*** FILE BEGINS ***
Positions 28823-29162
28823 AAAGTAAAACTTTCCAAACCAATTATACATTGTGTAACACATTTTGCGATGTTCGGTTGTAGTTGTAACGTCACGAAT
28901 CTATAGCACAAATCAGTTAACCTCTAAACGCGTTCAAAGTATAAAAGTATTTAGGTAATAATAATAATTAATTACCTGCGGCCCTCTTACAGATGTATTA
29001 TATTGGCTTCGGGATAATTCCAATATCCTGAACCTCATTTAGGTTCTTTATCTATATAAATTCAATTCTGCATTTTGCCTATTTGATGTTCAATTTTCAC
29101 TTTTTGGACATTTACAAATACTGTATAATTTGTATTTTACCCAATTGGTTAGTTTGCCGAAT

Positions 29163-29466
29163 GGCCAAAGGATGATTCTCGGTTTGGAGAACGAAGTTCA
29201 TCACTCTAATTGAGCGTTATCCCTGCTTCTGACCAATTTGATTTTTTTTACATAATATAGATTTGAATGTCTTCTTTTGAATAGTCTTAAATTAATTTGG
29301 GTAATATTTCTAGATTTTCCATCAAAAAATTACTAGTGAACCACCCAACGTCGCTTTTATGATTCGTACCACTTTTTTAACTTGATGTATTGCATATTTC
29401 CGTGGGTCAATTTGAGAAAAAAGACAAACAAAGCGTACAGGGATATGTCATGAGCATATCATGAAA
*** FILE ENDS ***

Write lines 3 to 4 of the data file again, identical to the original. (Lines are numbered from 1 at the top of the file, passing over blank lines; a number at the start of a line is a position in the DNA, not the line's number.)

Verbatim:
28901 CTATAGCACAAATCAGTTAACCTCTAAACGCGTTCAAAGTATAAAAGTATTTAGGTAATAATAATAATTAATTACCTGCGGCCCTCTTACAGATGTATTA
29001 TATTGGCTTCGGGATAATTCCAATATCCTGAACCTCATTTAGGTTCTTTATCTATATAAATTCAATTCTGCATTTTGCCTATTTGATGTTCAATTTTCAC